Marcin Masecki is one of the most original young Polish pianists, who plays both jazz and the classical repertoire. Jan Emil Młynarski, a son of the Polish songwriter Wojciech Młynarski, as well as a percussionist and singer, explores multiple musical genres with ease. He has launched many musical projects, such as Warszawskie Combo Taneczne, and Młynarski plays Młynarski. This joint undertaking of the two musicians harks back to the tradition of Polish jazz ensembles from the inter-war period. The repertoire includes swing compositions, mainly unfamiliar to, or forgotten by, contemporary audiences. The whole project focuses on Adam Aston, arguably the greatest Polish singer of the pre-war period, and Henryk Wars, a leading Polish pre-war pianist and composer. For me, this album is still a 2017 revelation. These young musicians are well aware of “our” jazz canon... but also, if not primarily, they address it their own way, “on their own terms”. This mature, musically coherent, but also formally diverse, album takes your mood on a roller coaster. And each time the band is able to captivate you with their music, and to rock and improvise the hell out of their compositions. Given the ensemble’s amazing flavour, the album was able to retain a coherent form and stylistic consistency. A young but polished performance – modern retro, joy and swing at their best! And a fine example of something which has laid forgotten in musical archives, only to be discovered anew. Discover, dust off, filter through yourself, and... love it... because otherwise this music will be no more...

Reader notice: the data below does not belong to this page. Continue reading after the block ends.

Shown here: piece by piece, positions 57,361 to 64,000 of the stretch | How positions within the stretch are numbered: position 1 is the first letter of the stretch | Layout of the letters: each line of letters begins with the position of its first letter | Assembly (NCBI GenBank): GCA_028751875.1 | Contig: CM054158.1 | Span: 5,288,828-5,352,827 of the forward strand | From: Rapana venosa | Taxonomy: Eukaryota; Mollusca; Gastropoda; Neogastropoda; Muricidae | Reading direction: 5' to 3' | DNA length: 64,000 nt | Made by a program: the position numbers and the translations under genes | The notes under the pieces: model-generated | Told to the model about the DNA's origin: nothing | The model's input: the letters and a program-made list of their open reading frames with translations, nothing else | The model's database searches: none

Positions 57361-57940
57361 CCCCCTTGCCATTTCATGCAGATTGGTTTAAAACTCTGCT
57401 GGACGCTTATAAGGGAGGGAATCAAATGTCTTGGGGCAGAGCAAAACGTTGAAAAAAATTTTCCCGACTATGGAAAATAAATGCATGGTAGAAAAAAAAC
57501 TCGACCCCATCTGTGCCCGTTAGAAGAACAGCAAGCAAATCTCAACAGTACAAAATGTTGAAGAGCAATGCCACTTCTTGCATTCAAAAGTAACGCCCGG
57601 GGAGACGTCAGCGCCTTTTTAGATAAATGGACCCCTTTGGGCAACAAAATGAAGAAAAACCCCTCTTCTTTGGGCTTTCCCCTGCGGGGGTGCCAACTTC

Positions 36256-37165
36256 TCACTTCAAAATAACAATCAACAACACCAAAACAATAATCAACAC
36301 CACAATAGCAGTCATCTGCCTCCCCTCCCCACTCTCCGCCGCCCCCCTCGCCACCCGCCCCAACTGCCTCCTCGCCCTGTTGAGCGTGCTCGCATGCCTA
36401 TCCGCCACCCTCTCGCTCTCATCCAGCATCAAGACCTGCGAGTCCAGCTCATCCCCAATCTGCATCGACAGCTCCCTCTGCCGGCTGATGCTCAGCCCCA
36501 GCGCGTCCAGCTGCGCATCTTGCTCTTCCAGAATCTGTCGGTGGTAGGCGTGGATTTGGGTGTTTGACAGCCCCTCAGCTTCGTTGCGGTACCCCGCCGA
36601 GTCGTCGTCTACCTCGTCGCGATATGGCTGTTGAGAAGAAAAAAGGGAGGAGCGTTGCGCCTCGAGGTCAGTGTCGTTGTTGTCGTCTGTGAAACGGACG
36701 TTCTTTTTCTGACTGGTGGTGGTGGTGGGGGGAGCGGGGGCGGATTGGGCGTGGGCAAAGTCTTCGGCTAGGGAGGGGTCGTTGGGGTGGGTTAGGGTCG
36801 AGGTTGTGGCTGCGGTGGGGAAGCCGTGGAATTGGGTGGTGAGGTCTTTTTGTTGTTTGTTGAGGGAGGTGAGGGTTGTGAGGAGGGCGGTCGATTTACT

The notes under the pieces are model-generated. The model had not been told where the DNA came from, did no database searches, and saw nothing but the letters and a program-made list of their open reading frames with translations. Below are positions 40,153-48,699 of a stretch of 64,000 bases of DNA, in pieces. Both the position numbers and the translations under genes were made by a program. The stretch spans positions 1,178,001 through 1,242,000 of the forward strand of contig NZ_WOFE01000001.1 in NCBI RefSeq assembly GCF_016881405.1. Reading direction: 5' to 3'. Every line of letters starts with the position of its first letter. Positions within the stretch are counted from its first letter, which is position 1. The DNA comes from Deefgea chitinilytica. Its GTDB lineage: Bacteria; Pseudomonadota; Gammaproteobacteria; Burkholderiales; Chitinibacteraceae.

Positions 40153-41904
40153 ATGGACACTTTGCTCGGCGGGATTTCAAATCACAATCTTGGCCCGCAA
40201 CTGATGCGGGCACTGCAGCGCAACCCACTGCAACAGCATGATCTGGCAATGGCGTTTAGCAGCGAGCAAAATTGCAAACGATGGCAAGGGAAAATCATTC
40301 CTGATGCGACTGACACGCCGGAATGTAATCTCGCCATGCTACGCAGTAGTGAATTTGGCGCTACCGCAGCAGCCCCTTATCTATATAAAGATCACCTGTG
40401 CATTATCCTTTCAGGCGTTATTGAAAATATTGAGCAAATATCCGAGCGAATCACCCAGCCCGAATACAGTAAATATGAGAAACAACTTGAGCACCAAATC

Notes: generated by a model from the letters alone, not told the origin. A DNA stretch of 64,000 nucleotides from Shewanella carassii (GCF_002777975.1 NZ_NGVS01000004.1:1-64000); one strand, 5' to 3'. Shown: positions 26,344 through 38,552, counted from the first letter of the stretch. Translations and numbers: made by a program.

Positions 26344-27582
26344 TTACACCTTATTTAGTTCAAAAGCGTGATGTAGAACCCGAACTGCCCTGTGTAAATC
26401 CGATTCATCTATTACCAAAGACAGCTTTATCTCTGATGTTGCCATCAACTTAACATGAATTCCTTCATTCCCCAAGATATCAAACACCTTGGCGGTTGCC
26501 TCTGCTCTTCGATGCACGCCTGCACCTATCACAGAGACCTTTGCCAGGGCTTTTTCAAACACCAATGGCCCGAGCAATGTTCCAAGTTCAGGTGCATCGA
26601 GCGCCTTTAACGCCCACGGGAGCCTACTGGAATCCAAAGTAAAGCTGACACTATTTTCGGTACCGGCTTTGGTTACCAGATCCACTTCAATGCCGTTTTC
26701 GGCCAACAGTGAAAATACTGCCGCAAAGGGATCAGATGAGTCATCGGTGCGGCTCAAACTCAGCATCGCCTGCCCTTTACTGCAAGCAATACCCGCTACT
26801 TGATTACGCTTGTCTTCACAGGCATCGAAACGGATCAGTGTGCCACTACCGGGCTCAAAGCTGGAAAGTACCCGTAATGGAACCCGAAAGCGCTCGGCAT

52  polish market 

Cultural Monitor